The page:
It’s been real. It’s been lovely. It has been more than enough.
But do you not take a hint?
I’m serious now. Hit the road. Or, rather, get off the road so I can drive again. Here are your things. Here is your salt. Here are your scarf and your boots and your puddles and slush. I don’t care what the groundhog said. You need to leave.
It was cute at first, but I am done with it. I’m over. I am through. My feet are cold. My shoes are soaked. Shoo. Scram.
Every time I turn to the weather lately, a little something in me dies. This isn’t even perpetual winter, but I now understand why those people on “Game of Thrones” are in such foul moods all the time. How did Narnia survive this? If I wanted to live surrounded by ice and snow all the time, I would move to Hoth, where at least I could be eaten by a wampa and put out of my misery. How did our ancestors cope? I can barely deal with a few weeks of ice, let alone an age.
Snow is like a manic pixie dream girl: fun and whimsical when you encounter it only through the barrier of a movie screen — but absolute misery to have to put up with in real life.
Even complaining about the weather loses its cachet after several months. “This is abominable snow, man.” “You say that every day.” “I mean it every day.” (A tense silence ensues.) “We need to get out of this house.” “I know.”
How many stories do you know about people cooped up in places because of deep snowfall? How many stories where something good happens to those people? The first draft of this piece consisted entirely of the words “All work and snow play makes Jack a dull boy” typed over and over again.
It used to be picturesque. When we started this thing together, all your little quirks seemed cute. The way you froze the puddles and prompted everyone to wear scarves and skip school. It was endearing. “I hate summer,” I agreed. “Summer is clearly inferior to winter. Winter is tights season. Winter is the season of lights and holidays, when Scandinavians feel most at home.”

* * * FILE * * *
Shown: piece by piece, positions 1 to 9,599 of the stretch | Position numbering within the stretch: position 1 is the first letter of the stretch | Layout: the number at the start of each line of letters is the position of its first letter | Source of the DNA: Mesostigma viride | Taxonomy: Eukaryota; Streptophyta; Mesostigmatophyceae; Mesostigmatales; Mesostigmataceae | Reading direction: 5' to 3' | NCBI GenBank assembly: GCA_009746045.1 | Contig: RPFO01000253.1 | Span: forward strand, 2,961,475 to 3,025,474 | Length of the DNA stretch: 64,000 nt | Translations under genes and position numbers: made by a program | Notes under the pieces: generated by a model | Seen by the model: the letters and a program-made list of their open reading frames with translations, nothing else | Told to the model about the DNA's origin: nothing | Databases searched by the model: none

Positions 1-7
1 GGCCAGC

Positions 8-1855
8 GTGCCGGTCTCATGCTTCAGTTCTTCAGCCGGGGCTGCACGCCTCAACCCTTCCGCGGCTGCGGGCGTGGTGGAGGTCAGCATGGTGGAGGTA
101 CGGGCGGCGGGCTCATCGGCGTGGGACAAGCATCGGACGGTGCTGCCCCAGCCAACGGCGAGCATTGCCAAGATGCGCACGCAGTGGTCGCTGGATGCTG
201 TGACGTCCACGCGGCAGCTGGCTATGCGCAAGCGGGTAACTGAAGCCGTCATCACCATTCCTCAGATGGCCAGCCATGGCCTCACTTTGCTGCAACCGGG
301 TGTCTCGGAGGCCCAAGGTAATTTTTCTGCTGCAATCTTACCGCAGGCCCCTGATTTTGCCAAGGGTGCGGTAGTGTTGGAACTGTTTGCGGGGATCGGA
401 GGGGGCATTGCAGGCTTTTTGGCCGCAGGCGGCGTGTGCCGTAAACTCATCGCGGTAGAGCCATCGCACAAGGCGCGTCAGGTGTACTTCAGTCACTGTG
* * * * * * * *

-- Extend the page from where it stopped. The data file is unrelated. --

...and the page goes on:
But that initial infatuation phase is over. Everything about you bothers me. Your drizzles. How you go from tepid to ice-cold with a snap. How you promise me one thing and deliver another. How you keep shutting down my travel plans and freezing my appendages.
At first I thought it was me. I thought I was a wimp and that I was inadequately prepared for “Real Life” and “Real Weather.” But no. It’s not me. Everything about you is terrible. All the tepid consolations you afford are overrated. Hot drinks? I have had enough hot drinks to last a lifetime. Snow? Snow is just glorified rain. Alpine sports? Don’t make me laugh. More snow? Days off school? I don’t want anything you can give me anymore.
You are a vortex of cold and negativity, and I want you out of my life and out of my hemisphere.
Take your drab long coats and your mittens and your gloves. Take your snowmen. Take your mufflers and your wool socks.
People need to go to school. People need to get their lives together. People need to get on with it. You are holding us back.
Even more so because this is the part of the East Coast where “winter” means “an inch of snow, tops — anything more and we’ll coin a new term that ends in — -mageddon or -pocalypse.” We get it. We are wimps. If we were on the paleo diet, it would consist of our starving to death because we were terrible hunters. We couldn’t spear a mammoth if we tried. You’ve made your point.
Just make it stop.
Alexandra Petri is a columnist for The Washington Post.